In a 20-bed surgical intensive care unit in a large, tertiary-care teaching hospital, informationists shadowed clinicians for 2 48-hour periods to record questions, noting when they were asked and whether they were answered. Thirty-eight percent of 112 recorded questions remained unanswered.
That's a lot of unanswered questions and may reflect a lack of time, lack of searching skills or the fact that for many questions there is no external evidence available.
As to the resources used, the findings reflect a great deal of variation:
Participants were satisfied two-thirds of the time when they looked up an answer from a resource (23 of 37 observed instances). PubMed (n=10 or 26%), Google (n=10 or 26%), UpToDate (n=7 or 18%), Wikipedia (n=4 or 10%), and other evidence-based sources (n=2 or 5%) were the most frequently queried online sources. They also accessed known journal articles, practice guidelines, handbooks, pocket guides, and handwritten notes (n=6 or 15%) to answer questions.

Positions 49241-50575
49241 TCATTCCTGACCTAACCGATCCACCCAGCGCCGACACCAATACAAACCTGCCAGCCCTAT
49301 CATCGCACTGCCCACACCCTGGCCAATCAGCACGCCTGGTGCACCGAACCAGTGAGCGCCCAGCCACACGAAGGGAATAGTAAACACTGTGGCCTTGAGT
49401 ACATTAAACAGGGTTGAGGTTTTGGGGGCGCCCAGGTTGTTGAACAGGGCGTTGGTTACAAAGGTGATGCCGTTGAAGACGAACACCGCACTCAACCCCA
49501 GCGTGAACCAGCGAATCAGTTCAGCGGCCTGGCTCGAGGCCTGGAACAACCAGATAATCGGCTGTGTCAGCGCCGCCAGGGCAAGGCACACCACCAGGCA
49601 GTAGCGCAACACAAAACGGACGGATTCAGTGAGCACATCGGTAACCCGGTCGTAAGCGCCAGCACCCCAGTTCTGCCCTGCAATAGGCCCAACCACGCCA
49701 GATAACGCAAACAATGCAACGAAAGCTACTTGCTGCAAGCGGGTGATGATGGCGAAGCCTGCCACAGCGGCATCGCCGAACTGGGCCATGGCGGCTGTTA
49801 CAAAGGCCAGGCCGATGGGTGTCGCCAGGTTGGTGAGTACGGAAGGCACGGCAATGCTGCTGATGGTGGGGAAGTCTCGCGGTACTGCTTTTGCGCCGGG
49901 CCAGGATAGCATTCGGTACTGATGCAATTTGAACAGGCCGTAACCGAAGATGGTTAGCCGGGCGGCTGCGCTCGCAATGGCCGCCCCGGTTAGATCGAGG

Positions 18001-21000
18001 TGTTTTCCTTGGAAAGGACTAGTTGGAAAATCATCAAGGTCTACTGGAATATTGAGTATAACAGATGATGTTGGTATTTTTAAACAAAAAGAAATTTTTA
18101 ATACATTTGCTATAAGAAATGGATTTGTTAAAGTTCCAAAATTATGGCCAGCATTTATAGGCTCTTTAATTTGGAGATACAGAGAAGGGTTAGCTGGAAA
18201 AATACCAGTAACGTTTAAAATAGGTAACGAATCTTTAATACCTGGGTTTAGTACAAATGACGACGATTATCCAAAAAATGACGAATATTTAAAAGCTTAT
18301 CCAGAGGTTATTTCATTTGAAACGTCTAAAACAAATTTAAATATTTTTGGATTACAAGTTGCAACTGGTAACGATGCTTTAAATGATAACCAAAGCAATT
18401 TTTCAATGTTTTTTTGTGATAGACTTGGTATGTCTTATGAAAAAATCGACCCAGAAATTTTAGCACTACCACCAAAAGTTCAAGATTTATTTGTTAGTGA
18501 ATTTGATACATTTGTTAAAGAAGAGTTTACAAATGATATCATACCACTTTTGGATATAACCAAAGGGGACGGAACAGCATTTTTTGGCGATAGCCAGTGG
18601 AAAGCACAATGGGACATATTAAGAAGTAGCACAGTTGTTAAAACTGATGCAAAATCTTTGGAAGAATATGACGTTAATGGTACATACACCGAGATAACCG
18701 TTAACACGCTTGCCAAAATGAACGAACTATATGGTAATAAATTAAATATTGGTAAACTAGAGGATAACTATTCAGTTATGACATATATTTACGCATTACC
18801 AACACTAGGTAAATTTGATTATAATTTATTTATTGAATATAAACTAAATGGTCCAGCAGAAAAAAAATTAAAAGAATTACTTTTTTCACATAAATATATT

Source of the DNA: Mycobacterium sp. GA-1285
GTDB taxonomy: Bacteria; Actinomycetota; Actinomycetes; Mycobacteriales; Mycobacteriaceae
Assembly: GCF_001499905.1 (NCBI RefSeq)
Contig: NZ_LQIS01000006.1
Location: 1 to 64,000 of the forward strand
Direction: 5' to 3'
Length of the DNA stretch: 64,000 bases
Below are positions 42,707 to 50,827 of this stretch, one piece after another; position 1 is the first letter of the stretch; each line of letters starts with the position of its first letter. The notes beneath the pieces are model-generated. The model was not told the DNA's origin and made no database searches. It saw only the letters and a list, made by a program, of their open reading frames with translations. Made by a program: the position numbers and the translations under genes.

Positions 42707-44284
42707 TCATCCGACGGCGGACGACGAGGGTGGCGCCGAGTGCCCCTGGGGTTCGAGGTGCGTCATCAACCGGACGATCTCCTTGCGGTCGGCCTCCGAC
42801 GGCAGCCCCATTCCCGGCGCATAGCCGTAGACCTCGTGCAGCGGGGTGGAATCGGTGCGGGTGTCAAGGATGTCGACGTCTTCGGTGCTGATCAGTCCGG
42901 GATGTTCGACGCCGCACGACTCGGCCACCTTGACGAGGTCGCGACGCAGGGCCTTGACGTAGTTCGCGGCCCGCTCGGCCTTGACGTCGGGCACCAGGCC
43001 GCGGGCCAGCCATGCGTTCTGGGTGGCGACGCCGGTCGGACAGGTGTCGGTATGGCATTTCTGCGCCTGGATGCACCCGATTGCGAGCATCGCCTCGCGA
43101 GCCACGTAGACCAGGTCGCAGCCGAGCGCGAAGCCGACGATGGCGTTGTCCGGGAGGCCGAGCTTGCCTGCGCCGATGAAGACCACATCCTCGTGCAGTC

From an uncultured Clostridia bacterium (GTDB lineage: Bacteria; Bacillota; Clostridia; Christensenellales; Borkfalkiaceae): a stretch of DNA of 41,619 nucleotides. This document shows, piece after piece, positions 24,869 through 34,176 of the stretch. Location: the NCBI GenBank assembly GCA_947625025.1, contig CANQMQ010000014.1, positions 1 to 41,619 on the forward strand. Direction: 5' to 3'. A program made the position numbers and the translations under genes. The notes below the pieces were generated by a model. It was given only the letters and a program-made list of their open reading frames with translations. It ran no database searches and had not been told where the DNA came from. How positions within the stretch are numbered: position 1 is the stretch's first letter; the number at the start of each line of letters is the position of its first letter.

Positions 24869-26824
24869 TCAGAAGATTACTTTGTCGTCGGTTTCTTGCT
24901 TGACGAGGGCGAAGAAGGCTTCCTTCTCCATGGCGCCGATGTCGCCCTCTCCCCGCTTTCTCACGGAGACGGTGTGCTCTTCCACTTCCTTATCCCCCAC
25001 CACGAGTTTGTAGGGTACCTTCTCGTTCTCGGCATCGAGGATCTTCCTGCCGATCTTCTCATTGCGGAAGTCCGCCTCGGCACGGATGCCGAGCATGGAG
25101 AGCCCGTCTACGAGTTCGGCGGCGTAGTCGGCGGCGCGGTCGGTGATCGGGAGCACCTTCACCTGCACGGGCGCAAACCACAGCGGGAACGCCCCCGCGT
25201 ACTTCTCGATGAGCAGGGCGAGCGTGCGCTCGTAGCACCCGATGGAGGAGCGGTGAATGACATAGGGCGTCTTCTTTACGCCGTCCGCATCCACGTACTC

This is all over the map and clearly not the rigorous approach advocated by traditional EBM teaching. And at Hopkins no less.